h. Christ Robert Ellis
i. Christian Mythology Robert Ellis
j. Christian Mysticism Robert Ellis
k. Islam: The Tawhid Robert Ellis
l. Islam: Jihad and the Satanic Verses Robert Ellis
m. The Kabbalah Robert Ellis
6. Archetypal Function in 'Secular' Concepts
a. Nature Robert Ellis
b. Goodness Robert Ellis
c. Truth Robert Ellis
d. Beauty Robert Ellis
e. Rationality Robert Ellis
f. Humanity Robert Ellis
g. Democracy Robert Ellis
h. Health Robert Ellis
Conclusion Robert Ellis
End Matter
Bibliography Robert Ellis
Glossary Robert Ellis
Index Robert Ellis


Robert M. Ellis has put together a magisterial work on the archetype, bringing together empirical, philosophical, comparative religious and Jungian approaches into one carefully worked out theory. A rich, deeply thought provoking and remarkable synthesis.
Erik D Goodwyn MD, Associate Professor and Director of Psychotherapy Training, University of Louisville; author of The Neurobiology of the Gods

Robert M. Ellis’s study, part of his wider Middle Way philosophy, offers a helpful contribution to emerging conversations about the imagination in the academic humanities. It critically synthesises classic Jungian concepts such as archetype, shadow, and anima with recent cognitive approaches to mindfulness, metaphor, bias, and embodiment. Drawing on both religious and secular examples, Ellis proposes a new, praxis-oriented interpretation of archetypes as ‘schematic functions’ which provide long-term inspiration in the pursuit of inner integration.
Dr Miranda Gill, Former University Lecturer in the Faculty of Modern and Medieval Languages, University of Cambridge

My own favourite chapter concerns secular rather than religious examples of archetypes, such as truth, beauty, goodness, health and democracy. This extension of the analysis shows off the power of Ellis’ account, and offers some highly instructive examples of the archetypes. For example, Ellis describes how truth is often interpreted as something expressed in the form of propositions, that demands our attention along with an attitude of belief. The truth, projected in this way, may become a version of the God archetype absolutized in a form which we demand that others agree with. And yet truth in this sense is a symbol. The practical approach that Ellis proposes as an alternative is altogether more sceptical, more alert to the embodied process of enquiry, into the truth as a final knowing which is not something we could ever be sure we have reached. This whole account made me think of my own field of research, early Buddhism, in which it is all too easy for the scholar to think they have reached the ‘truth’ about the meaning of some difficult teaching, as being ‘what the Buddha really meant’, when in fact it would be more accurate to say they have reached some new and creative interpretation of early Buddhist texts, guided by the archetype of truth, an interpretation which they believe is more helpful in understanding the Buddha’s teaching.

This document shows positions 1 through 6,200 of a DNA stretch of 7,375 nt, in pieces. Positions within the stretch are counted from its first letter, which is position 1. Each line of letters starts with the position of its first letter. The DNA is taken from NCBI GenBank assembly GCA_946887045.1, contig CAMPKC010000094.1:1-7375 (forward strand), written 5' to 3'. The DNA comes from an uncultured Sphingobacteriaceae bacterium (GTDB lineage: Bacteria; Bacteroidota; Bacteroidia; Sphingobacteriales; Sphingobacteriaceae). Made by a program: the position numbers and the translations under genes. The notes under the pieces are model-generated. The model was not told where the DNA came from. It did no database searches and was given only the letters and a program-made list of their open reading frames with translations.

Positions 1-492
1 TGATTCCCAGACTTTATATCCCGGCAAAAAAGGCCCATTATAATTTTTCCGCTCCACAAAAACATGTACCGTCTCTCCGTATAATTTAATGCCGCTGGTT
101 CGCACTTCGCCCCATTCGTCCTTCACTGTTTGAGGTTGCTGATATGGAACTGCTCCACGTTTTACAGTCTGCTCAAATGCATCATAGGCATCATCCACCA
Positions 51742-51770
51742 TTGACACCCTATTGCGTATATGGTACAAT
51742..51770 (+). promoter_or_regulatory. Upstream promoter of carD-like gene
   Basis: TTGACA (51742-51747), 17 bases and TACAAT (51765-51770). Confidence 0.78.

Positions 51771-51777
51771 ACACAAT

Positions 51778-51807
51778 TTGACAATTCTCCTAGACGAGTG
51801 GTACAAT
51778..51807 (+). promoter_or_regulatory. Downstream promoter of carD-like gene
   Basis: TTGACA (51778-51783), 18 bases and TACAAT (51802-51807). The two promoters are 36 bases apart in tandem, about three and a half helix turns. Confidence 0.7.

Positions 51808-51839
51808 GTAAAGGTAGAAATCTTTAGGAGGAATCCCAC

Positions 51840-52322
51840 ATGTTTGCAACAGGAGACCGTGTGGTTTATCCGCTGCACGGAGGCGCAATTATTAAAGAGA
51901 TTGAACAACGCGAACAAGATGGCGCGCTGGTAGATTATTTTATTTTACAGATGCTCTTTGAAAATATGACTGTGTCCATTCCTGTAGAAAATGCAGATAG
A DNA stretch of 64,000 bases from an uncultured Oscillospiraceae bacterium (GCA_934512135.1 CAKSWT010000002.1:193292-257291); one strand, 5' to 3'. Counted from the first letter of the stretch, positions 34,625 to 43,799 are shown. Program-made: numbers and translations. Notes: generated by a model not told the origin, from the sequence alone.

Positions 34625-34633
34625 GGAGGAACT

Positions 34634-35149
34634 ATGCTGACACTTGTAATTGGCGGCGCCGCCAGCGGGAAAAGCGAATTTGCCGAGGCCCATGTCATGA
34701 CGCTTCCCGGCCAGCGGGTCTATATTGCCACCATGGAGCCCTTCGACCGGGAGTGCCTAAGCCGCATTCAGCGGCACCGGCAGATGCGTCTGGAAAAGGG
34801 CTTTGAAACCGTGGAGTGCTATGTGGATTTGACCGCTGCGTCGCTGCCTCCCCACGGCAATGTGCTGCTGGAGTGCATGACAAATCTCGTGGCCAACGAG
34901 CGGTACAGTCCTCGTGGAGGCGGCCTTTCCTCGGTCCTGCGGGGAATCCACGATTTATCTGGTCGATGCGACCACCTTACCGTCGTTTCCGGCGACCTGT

I hope that this brief review of
Archetypes in Religion and Beyond has suggested some of its originality. It is one of those rare books that makes you re-think your assumptions, in this case, by using Jung’s account of the archetypes in a completely re-imagined practical religious sense to envisage how to navigate life in a meaningful and inspired way.
Western Buddhist Review